ISLAMABAD: The Supreme Court has held that the Khyber Pakhtunkhwa Forest Ordinance, 2002 was a beneficial piece of legislation, enacted to preserve ecological significance, the integrity of the ecological system and in public interest to promote the understanding of environmental significance.

Reduction in forest and tree cover harms ecosystems and consequently the animals, birds and insects dependent on them and results in the loss of biodiversity, observed Justice Qazi Faez Isa in a judgment he wrote.

Justice Isa was a member of the three-judge bench, headed by Chief Justice of Pakistan Umar Ata Bandial, which had taken up a set of appeals against the March 24, 2021 Mingora Bench (Dar-ul-Qaza) of the Peshawar High Court in a case pertaining to forest lands in Swat.

The appeals were moved by the KP government as well as some private parties, which had asserted ownership rights to lands situated in the former State of Swat, acceded to Pakistan on Nov 3, 1947 and its accession was accepted by Mohammad Ali Jinnah in his capacity as the Governor General of Pakistan.

Denuding land of forests and trees has catastrophic effects including flash floods, observes Justice Isa

The private parties wanted longstanding settlement/revenue records changed in their favour, by belatedly challenging the notification as well as setting up the constitution of the Forest Settlement Board for the re-determination of a forty-year-old matter.

Subsequently, the administrative control of Swat was taken over by the then government of West Pakistan. Thereafter, two regulations were enacted to attend to disputes pertaining to the lands situated in the former State of Swat.

The Supreme Court allowed the appeals moved by the KP government but dismissed the appeals moved by the private parties. Justice Isa regretted that Pakistan had been denuded of its forests and not enough has been done to protect the remaining forests.

An academic-scientific report states that Pakistan lost 14.7 per cent of its forest habitat between 1990 and 2005 and that from 2000 to 2020, Pakistan experienced a net change of 94.8 thousand hectares (4.5 per cent) in tree cover. Forests are necessary to promote headwater conservation for the alleviation of floods and water shortages, the judgment said, adding forest aid in the prevention of disasters and provide a stable supply of water since one tree can retain ground water up to 30,000 litres.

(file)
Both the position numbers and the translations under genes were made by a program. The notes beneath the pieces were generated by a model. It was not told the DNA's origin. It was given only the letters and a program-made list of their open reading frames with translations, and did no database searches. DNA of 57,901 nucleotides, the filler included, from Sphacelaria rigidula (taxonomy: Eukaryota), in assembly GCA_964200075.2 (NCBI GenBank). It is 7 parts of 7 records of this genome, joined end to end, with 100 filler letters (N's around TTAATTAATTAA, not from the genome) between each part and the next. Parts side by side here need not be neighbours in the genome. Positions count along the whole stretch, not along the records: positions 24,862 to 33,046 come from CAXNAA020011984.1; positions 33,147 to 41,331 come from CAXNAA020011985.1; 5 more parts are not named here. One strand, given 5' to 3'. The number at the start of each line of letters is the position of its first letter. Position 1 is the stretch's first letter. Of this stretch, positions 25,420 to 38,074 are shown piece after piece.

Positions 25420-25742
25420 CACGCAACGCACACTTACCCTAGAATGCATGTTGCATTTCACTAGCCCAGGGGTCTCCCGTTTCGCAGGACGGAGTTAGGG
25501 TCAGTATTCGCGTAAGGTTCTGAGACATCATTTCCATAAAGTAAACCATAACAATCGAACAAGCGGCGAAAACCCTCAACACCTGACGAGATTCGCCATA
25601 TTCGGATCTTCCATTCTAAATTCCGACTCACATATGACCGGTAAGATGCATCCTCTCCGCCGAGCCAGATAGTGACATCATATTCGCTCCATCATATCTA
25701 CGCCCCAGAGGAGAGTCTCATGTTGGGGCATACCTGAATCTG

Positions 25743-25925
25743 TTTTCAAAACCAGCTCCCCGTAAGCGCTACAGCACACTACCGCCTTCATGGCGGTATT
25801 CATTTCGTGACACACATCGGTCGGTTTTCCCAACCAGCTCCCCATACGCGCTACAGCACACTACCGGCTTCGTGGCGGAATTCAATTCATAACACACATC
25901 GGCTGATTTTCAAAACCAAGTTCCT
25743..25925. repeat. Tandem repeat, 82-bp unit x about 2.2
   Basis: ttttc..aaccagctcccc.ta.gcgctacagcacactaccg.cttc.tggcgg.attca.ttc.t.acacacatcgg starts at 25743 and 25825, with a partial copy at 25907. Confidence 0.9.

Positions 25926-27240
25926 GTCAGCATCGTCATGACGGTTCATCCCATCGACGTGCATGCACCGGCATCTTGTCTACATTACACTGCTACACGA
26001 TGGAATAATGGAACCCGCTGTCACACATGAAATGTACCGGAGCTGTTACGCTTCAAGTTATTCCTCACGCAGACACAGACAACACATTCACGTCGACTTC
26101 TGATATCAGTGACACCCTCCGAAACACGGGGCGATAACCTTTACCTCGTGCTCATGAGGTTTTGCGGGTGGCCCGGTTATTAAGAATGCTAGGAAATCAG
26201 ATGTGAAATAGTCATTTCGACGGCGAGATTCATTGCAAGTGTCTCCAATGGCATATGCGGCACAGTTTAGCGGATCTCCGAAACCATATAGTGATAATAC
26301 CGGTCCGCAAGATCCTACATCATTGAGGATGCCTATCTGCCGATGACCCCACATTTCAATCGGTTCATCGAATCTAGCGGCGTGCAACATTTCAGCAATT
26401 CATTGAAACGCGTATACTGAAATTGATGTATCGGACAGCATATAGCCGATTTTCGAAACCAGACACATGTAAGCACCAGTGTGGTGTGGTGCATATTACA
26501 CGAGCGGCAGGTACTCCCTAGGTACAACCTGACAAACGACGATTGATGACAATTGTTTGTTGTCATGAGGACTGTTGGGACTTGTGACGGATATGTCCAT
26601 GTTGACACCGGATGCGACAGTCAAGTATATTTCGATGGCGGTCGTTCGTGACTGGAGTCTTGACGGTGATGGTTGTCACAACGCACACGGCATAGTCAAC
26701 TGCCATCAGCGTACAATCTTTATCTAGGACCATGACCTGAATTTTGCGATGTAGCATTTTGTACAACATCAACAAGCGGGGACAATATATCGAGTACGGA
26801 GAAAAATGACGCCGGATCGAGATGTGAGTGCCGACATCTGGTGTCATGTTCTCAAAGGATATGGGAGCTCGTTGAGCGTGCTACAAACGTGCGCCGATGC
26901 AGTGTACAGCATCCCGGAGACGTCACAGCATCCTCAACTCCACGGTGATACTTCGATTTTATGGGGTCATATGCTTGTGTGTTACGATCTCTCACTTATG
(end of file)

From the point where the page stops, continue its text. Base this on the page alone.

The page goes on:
Denuding land of forests and trees has catastrophic effects including avalanches, flash floods, silting up of rivers, lakes and dams, the accumulation of carbon dioxide (a greenhouse gas) and climate change, Justice Isa observed.

Forests and trees remove carbon dioxide; over a one-year period a mature tree absorbs about 22 kilograms of carbon dioxide from the atmosphere, and in exchange releases oxygen.

The European Environmental Agency has determined that in a year, 1.3 million trees are estimated to remove more than 2,500 tonnes of pollutants from the air.

“We must not lose sight of a most startling fact,” Justice Isa cautioned, adding Pakistan was among those countries that were disproportionately vulnerable to the consequences of climate change and therefore to ignore the reality of climate change was to be unjust.

The judgment stated climate change was not just a future threat, but a present reality. Climatic events of unprecedented severity are being witnessed.

The unilateral and unsustainable pillage of the earth’s resources has left humanity and all other species, vulnerable. Excessive burning of fossil fuels has heated up the earth’s temperature and when forests, which sequester carbon emissions are stripped away, its effect is compounded. Carbon fuel extraction needs to correlate with the available trees, plants and phytoplankton which store emissions, the judgment said.

Humans must assume their responsibility as trustees of the earth and of all of creation and, not to be deaf and dumb, engulfed in darkness, Justice Isa observed, adding the trees of the forest were sentient beings and, like human beings, part of the biotic community.

Published in Dawn, February 9th, 2023

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